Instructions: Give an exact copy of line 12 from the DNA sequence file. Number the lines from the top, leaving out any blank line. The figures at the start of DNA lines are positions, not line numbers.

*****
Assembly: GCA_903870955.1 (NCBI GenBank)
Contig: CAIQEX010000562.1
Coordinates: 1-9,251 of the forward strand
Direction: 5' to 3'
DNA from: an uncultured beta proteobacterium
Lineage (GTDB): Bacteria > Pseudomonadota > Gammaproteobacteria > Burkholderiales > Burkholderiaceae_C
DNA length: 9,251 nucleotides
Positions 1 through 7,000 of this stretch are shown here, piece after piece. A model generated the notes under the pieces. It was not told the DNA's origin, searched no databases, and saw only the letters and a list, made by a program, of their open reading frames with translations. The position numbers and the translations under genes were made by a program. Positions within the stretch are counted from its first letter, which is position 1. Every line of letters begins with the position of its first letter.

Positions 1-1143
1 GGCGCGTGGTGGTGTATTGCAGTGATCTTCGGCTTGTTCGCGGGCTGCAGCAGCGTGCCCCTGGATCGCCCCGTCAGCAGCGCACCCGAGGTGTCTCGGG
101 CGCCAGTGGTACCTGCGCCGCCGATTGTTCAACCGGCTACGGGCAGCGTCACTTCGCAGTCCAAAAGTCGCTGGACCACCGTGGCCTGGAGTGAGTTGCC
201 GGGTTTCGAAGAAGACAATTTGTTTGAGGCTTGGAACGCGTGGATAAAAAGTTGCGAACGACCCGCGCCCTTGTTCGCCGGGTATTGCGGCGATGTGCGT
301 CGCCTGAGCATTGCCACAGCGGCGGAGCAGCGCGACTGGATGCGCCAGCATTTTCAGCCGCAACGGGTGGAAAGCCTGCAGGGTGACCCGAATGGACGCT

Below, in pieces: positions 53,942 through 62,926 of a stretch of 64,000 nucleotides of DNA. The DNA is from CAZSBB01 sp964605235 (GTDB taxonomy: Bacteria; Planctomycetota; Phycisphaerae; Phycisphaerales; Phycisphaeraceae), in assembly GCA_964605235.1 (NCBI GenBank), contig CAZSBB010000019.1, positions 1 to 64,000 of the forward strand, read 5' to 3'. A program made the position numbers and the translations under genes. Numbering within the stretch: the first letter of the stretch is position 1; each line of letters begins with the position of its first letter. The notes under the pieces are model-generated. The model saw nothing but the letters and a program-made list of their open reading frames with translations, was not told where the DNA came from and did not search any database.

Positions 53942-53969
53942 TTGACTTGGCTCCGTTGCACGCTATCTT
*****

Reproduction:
201 GGGTTTCGAAGAAGACAATTTGTTTGAGGCTTGGAACGCGTGGATAAAAAGTTGCGAACGACCCGCGCCCTTGTTCGCCGGGTATTGCGGCGATGTGCGT